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Probably my favourite bluegrass band of the moment, Vancouver’s Viper Central are back with a new album of eleven original songs, one Bill Monroe cover and a couple of old tunes from the Canadian Métis tradition. Their debut album, The Devil Sure is Hard to Please married wonderful musicianship with original, contemporary songs absolutely steeped in the tradition. This new album, again produced by band member Mark Vaughan, retains all the virtues of their first collection whilst being a notch sharper, richer and self confident.
From the opening bars of the first track (Saskatchewan, written by fiddler/singer Kathleen Nisbet) you’ll know you’re in the company of some high-grade musicians; they create a relaxed vibe as they ease into gear, their well-practised togetherness sounding as easy as a front porch swing, even as their joy and enthusiasm for making this music shines brightly. One of the many good things about this band is that the six players all bring wide experience of other musical enthusiasms to this particular project. Between them they seem to have played everything from classical to jazz, Hawaiian to gospel, and this breadth of expertise seems to give them more scope in their arrangements. It all sounds like bluegrass, but Tyler Rudolph’s Donkeyliner’s Waltz can sound like an old time folk ballad, whilst Thump and Howl sounds more like classic country-meets-swing. At all stops along the way there’s some glorious playing from every band member to relish, from Tim Tweedale’s versatility on dobro and pedal steel to Kathleen Nesbit’s spirited fiddle playing.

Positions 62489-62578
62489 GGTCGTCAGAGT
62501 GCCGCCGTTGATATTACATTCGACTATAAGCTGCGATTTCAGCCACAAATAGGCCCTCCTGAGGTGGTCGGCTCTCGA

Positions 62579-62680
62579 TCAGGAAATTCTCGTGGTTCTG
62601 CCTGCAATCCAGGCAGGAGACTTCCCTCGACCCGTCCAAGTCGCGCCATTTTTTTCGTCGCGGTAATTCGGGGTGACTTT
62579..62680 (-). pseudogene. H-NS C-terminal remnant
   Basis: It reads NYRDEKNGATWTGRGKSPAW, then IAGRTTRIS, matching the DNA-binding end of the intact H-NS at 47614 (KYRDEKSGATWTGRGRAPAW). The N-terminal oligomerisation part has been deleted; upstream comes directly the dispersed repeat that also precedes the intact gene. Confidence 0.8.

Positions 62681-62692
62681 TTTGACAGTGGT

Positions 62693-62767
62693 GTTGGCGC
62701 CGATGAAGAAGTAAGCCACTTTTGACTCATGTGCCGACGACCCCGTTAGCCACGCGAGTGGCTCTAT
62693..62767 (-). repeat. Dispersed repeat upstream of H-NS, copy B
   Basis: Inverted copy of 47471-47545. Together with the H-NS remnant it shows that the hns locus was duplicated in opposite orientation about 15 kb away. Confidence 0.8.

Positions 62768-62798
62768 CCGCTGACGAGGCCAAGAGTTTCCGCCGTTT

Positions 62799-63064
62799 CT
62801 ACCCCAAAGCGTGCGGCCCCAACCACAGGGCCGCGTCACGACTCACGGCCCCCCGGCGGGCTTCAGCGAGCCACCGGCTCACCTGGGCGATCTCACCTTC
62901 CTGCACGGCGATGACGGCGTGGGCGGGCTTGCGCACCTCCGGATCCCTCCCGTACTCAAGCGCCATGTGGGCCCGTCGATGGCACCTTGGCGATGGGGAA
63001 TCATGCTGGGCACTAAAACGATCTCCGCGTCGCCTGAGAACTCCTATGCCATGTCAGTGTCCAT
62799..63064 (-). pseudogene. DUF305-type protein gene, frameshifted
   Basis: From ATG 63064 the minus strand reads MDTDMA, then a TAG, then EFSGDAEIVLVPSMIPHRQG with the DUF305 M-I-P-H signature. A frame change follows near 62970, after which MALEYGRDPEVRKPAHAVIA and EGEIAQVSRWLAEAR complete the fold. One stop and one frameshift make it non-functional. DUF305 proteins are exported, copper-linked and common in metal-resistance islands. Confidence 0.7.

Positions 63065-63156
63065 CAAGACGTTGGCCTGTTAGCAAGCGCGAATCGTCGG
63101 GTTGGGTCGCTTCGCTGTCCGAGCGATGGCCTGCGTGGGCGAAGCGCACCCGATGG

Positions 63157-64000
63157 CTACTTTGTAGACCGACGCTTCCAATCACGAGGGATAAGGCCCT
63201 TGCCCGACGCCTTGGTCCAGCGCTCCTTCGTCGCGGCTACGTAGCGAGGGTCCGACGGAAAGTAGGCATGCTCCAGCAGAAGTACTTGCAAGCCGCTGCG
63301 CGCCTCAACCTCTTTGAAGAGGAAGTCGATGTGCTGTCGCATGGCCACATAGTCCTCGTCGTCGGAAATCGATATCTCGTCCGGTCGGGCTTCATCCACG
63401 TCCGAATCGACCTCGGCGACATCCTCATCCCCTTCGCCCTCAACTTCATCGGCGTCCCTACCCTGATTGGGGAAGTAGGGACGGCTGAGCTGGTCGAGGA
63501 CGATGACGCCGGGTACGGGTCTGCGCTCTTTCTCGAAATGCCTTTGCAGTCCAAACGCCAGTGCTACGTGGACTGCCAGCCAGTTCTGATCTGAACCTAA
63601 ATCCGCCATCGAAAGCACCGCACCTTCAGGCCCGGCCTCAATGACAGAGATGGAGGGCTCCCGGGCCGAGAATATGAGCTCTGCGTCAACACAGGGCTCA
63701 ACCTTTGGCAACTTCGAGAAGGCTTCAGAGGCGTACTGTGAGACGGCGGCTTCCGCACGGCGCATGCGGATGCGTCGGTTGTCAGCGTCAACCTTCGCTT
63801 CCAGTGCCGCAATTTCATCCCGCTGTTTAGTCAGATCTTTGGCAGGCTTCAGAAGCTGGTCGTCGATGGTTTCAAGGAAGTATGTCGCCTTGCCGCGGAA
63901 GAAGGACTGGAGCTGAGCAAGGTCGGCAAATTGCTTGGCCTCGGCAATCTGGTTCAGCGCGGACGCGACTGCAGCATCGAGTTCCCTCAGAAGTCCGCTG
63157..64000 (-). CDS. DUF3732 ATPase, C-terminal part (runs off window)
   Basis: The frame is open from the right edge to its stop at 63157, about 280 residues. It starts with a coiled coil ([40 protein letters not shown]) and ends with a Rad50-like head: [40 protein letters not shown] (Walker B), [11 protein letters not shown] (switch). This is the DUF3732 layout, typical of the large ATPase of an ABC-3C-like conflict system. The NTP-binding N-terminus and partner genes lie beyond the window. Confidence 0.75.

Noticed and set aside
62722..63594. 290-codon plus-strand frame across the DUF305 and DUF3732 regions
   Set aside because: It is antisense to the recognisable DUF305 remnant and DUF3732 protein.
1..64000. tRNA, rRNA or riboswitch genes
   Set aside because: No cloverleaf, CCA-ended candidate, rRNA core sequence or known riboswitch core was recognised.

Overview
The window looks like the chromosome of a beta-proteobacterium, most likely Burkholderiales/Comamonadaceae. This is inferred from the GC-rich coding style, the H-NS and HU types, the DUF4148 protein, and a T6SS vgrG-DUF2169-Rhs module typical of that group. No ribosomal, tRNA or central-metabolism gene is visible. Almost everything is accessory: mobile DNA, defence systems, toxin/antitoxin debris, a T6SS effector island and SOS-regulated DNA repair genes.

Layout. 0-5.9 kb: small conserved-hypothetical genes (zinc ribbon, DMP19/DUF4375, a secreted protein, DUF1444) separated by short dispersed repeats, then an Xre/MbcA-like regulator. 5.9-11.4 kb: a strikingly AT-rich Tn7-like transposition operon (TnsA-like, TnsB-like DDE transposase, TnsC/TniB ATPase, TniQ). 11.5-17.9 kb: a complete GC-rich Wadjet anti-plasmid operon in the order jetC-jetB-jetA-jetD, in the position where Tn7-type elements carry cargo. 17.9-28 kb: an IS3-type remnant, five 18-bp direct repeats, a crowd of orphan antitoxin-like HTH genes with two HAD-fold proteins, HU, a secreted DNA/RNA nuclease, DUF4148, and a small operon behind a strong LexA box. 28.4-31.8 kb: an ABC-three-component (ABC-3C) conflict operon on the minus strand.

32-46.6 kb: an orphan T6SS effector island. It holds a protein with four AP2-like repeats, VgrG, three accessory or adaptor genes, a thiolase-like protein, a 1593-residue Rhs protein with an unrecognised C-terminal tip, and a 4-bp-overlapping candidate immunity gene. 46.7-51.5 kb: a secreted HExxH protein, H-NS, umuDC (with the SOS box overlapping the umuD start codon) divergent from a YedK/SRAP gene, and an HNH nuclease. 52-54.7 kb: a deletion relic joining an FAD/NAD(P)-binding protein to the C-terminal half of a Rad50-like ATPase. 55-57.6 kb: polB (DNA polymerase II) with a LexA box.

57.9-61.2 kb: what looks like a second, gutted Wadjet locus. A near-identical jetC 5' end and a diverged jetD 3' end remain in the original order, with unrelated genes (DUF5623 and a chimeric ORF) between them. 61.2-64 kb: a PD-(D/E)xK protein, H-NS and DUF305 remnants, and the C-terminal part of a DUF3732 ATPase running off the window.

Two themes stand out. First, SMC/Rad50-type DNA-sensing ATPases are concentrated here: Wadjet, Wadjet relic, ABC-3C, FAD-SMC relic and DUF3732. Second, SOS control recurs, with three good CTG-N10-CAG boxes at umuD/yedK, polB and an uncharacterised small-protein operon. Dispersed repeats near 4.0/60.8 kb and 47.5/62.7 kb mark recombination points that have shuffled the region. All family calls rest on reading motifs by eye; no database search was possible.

Sharing the writing and the singing around the band works really well for these guys; to have as characterful a singer as Kathleen Nesbit is one thing but to be able to call on three other vocalists just as strong and characterful is quite marvellous, and makes for a really rich experience for the listener. They ring the changes on their arrangements too, keeping it pure and simple for the Métis tunes (just Kathleen on fiddle and Mark Vaughan on mandolin) and the Bill Monroe cover (a quite magical combination of Lorraine Cobb’s vocal and Tim Tweedale’s dobro), or going the whole hog on the likes of A Northern Midwife with some nice’n’easy harmony vocals and pretty much everyone joining in and getting their moment in the spotlight, in traditional bluegrass style. I’m tempted to imagine that their distinctive sound owes much to them being a Canadian band, though I really couldn’t tell you how that works. I just know that these guys make music that’s so straightforwardly joyous, you just can’t resist them.
Medicine Show Videolog of a recent visit http://flyinshoes.ning.com/profiles/blogs/viper-central-medicine-sh...
Viper Central play The Medicine Show Stage at Southern Fried Festival Perth and Wild West Fest Bogbain Farm Inverness at the end of July.
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